By Darrell Wacker email@example.com
April 8, 2014
VANDALIA — Ohio Attorney General Mike DeWine said his office plans to appeal an upcoming ruling declaring Ohio’s ban on same-sex marriage unconstitutional. U.S. District Court Judge Timothy Black announced on Friday that he will issue his ruling by April 14.
“My job as Attorney General is to defend Ohio law, whether I agree with it or not - and I happen to agree here - and that’s what I’m going to do,” said DeWine.
DeWine was speaking before the Vandalia-Butler Chamber of Commerce at a member coffee series held at Christian Life Center.
“There is a presumption that anything passed by the Ohio Legislature is constitutional,” said DeWine during a question and answer session. “There is also a provision in the Ohio Constitution voted on by the citizens.”
At issue in Judge Black’s ruling is Ohio’s refusal to recognize same-sex marriages performed legally in other states. DeWine said that the state will appeal to the Sixth Circuit of Appeals, and, ultimately, to the United States Supreme Court.
“This issue will ultimately be decided in the Supreme Court,” said DeWine. “Whether Ohio is the first case to get there in the unsure part, but the issue will be decided at the Supreme Court.”
Prior to the question and answer period, DeWine addressed changing the culture in the Attorney General’s office and used how the London’s Bureau of Criminal Investigation (BCI), handles rape kits as an example.
“The BCI is charged with processing DNA samples from rape kits, and when I got here, frankly, they weren’t in too big of a hurry,” said DeWine.
He said that the average time for processing a rape kit was 125 days and included 180 steps that had to be completed from the time the evidence came in until the time it went back to local law enforcement.
“Today, DNA evidence is processed in, on average, 22 days despite the workload doubling over the past three years,” he said. “In an emergency, it can be processed in as little as 24-48 hours.”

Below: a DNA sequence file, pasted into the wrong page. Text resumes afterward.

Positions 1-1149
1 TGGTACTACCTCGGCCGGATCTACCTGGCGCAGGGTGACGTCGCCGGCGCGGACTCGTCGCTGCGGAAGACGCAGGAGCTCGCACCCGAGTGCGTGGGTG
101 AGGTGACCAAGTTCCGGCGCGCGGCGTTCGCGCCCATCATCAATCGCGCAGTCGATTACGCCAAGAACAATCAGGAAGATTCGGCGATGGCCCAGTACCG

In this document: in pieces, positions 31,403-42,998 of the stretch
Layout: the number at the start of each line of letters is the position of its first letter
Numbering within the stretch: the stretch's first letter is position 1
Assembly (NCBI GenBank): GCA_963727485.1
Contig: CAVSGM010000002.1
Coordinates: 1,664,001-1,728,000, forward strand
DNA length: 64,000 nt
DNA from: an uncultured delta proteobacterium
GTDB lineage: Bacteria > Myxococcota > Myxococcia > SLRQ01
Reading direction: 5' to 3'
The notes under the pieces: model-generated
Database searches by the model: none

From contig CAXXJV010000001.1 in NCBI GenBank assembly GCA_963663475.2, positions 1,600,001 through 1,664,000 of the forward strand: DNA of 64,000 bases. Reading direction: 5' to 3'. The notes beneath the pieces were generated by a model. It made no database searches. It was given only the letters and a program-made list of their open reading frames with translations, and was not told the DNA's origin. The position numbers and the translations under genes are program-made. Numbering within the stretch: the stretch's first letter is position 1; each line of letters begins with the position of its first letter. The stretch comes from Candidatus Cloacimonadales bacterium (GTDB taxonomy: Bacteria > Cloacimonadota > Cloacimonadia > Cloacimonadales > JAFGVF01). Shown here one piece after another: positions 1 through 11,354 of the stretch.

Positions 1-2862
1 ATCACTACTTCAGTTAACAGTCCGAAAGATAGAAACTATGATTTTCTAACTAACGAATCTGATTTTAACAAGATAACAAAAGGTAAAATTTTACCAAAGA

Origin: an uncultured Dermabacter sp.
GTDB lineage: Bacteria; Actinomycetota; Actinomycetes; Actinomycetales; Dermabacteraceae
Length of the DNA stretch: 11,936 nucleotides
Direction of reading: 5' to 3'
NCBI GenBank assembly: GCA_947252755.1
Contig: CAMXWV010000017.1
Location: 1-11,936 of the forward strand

DeWine said that a change in Ohio law in 2011 that required DNA samples of anyone charged with a felony has led to the closure of several old cases, including that of a 12-year old girl who was raped in Englewood.
Mike Lang, a Sergeant in the Englewood Police Officer and a Butler Township Trustee was the lead investigator on the case in which Robert Bernardi entered the victim’s home while she was sleeping and raped her. Bernardi’s DNA was collected after an arrest in another county just a few days after the law went into effect and, as a result, led to his conviction nine years later.
Bernardi is now serving a prison sentence of 15 years to life.
“If that crime had occurred in the 1970’s it would have been the end of the story unless we had gotten very lucky,” said DeWine. “She couldn’t make an ID. But he (Bernardi) left DNA. That case would not have been solved if years ago he (Lang) hadn’t done what needed to be done.”
DeWine said his office has made it a priority to obtain and test the thousands of old rape kits from around the state, some that are nearly two decades old. As a result of this initiative, his office has received 4,000 kits from Cleveland alone.
“We have tested 3,000 of the kits from Cleveland, and have more to do,” said DeWine, “and we are consistently getting DNA matches in one out of every three.”
That assertion is backed by Cleveland police and prosecutors who announced they have gotten nearly 950 indictments for old, unsolved rape cases.
DeWine also touched on the growing problem with heroin abuse in Ohio and said that a survey done by his office has uncovered more than 950 heroin deaths in Ohio in 2013.
“It is an epidemic, and heroin is in Jamestown, Beavercreek, and it’s in Vandalia,” said DeWine. “It is in all of those places because it’s cheap. It is a monumental problem.
“I am convinced we cannot arrest our way out of this problem,” he continued. “Yes, we have a supply problem, but there is also a demand problem. It is not in somebody else’s neighborhood, it’s in our neighborhood.”